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Former tree-sitting protester charged in 2001 arson at UW
Seattle Times staff reporter
A 30-year-old violin teacher from California has become the first person directly charged with the 2001 arson at the University of Washington's Center for Urban Horticulture, a crime that has been linked to extremist environmental groups.
Briana Waters of Berkeley, who in 1999 participated in a well-publicized tree-sitting protest in southwest Washington to protect old-growth forest, on Thursday pleaded not guilty to two counts related to the UW arson. The first count, arson, carries a mandatory minimum term of five years; the second, using or carrying a destructive device during a crime of violence, carries a mandatory minimum of 30 years.
Waters is the 14th person implicated in a string of arsons in the Northwest described by the government as domestic terrorism attacks tied to the Earth Liberation Front (ELF) and the Animal Liberation Front (ALF), loose-knit, underground groups of environmental radicals.
While many of the acts go back several years, no charges were filed until December, when federal prosecutors in Oregon announced the arrests of six people. In January, an Oregon grand jury returned a 65-count indictment that named 11 people and charged them with 17 arsons and sabotage attacks that prosecutors say were committed on behalf of ELF and ALF.
Two were implicated in the UW arson as part of an alleged overarching conspiracy. But Waters was not among them.
During a hearing Thursday in U.S. District Court in Seattle, Waters was ordered released on her personal recognizance on condition she surrender her passport. U.S. Magistrate-Judge Monica Benton, citing the "gravity of the case," also imposed electronic home monitoring on Waters when she returns to the Bay Area.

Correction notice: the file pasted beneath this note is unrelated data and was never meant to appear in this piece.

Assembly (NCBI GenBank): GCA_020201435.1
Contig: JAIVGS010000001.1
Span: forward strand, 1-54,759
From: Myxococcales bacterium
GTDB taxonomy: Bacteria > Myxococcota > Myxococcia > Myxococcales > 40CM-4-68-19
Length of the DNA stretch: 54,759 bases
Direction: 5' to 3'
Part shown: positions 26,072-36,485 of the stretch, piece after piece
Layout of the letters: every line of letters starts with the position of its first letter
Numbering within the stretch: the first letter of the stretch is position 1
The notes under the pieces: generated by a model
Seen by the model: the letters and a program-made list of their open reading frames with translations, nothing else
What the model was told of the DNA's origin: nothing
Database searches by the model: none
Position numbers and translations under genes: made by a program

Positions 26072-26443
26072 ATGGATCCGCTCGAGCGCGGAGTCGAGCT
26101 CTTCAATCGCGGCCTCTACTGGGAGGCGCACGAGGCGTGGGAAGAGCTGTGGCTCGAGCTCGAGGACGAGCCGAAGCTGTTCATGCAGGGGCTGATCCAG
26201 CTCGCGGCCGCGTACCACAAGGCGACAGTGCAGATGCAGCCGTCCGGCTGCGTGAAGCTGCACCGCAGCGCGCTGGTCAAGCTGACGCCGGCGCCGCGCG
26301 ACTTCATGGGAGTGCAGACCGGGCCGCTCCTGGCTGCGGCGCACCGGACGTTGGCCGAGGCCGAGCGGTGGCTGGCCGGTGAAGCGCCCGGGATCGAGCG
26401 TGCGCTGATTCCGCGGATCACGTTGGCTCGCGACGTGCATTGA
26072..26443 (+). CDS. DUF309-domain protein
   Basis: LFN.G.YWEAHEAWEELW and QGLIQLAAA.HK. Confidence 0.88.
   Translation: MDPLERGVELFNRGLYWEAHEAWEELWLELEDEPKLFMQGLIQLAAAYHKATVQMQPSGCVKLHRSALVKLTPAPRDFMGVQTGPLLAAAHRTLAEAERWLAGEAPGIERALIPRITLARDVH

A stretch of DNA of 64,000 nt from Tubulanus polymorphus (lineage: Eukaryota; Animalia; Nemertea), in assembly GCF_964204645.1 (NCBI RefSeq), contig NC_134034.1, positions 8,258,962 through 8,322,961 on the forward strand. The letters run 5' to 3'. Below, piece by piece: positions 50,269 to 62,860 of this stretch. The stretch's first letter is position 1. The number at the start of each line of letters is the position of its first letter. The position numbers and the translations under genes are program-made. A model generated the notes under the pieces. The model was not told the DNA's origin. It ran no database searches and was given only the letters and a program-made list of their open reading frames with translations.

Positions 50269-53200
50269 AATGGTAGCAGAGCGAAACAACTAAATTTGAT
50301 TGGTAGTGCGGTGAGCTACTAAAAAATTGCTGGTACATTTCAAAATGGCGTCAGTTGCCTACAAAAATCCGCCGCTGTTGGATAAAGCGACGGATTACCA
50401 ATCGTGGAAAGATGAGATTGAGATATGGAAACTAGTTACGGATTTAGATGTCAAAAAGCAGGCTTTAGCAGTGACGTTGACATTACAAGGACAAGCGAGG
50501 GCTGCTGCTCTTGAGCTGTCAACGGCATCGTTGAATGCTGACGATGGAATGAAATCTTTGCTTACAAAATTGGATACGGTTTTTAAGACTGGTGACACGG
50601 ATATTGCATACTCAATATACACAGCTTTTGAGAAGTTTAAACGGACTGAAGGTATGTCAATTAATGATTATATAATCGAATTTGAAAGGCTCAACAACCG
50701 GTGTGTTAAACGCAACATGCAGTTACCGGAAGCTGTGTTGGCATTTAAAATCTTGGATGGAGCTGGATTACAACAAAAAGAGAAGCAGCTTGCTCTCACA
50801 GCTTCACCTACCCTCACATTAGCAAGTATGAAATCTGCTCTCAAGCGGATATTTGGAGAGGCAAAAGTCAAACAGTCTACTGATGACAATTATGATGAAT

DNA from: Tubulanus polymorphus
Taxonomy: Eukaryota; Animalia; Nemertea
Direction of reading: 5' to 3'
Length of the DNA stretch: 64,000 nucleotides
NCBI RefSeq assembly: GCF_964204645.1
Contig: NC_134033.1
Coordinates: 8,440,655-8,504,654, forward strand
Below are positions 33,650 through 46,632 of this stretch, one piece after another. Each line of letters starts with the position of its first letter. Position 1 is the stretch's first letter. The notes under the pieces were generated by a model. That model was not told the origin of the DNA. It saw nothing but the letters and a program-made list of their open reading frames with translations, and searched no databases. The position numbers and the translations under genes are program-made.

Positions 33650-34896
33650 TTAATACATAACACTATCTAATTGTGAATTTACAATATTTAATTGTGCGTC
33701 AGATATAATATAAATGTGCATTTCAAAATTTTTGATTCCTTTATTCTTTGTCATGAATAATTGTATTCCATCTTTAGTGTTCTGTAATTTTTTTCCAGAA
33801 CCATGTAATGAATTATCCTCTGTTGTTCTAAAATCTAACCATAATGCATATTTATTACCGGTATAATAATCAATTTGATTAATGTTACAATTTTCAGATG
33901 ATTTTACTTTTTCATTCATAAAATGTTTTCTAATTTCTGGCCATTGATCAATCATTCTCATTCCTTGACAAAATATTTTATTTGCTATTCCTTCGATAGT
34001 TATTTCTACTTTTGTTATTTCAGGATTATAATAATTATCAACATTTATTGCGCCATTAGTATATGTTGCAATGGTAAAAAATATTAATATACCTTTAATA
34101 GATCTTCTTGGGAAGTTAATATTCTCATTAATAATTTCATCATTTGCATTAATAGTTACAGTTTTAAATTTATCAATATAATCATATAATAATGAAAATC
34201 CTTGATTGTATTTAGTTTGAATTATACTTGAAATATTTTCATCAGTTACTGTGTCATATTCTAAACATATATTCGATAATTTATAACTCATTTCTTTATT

In ordering the monitoring, Benton noted Waters is a mother "who cares for a small child" and a self-employed violin teacher. Waters' child was in the courtroom Thursday.
A 1999 graduate of Evergreen State College in Olympia, Waters has left numerous postings on the Internet. In one self-profile, she described herself as being from the Bay Area, said her hometown was Lansdale, Pa., and listed her interests as tree-climbing, "cute babies" and violin playing. Another posting described her as an "excellent violin teacher in the East Bay."
Waters was among a group who in the summer of 1999 perched in Douglas fir trees on Watch Mountain, just above the Lewis County town of Randle. The tree-sitters refused to descend from their 150-foot-high perches until they received written assurance the land wouldn't be traded to Plum Creek Timber. Months later, the boundaries of the land exchange were reconfigured. About 28,000 acres — roadless lands and old-growth timber — were saved from logging.
Seattle U.S. Attorney John McKay said the government believes there are "more individuals directly involved" in the UW fire. He did not elaborate.
According to the U.S. Justice Department indictment released in January, Stanislas Meyerhoff, 28, and William C. Rodgers, 40, allegedly met in a strategy session and decided to set the UW fire as well as a second blaze at an Oregon poplar-tree farm simultaneously.
Sometime before the arson, the indictment alleged, Meyerhoff, Rodgers and Chelsea Dawn Gerlach, 28, of Portland made at least one reconnaissance visit to the UW campus. Meyerhoff, Rodgers and "other persons known and unknown to the Grand Jury" set the fire, according to the indictment filed Jan. 20.
The May 21, 2001, UW fire caused between $1.5 million and $2 million in damage. At almost the same time, a poplar-tree farm was torched in Clatskanie, Ore., causing more than $1 million damage. The UW's horticulture center was rebuilt at a cost of more than $7 million.
Both blazes were caused by similar, crude incendiary devices composed of cheap digital timers and fuel. When he learned of the indictment of Waters, Bruce Bare, dean of College of Forest Resources at the UW, said Thursday, "We appreciate their efforts, the ongoing investigation and hope those responsible will be brought to justice."
Peter Lewis: 206-464-2217 or email@example.com
Seattle Times staff reporter Jennifer Sullivan contributed to this report.
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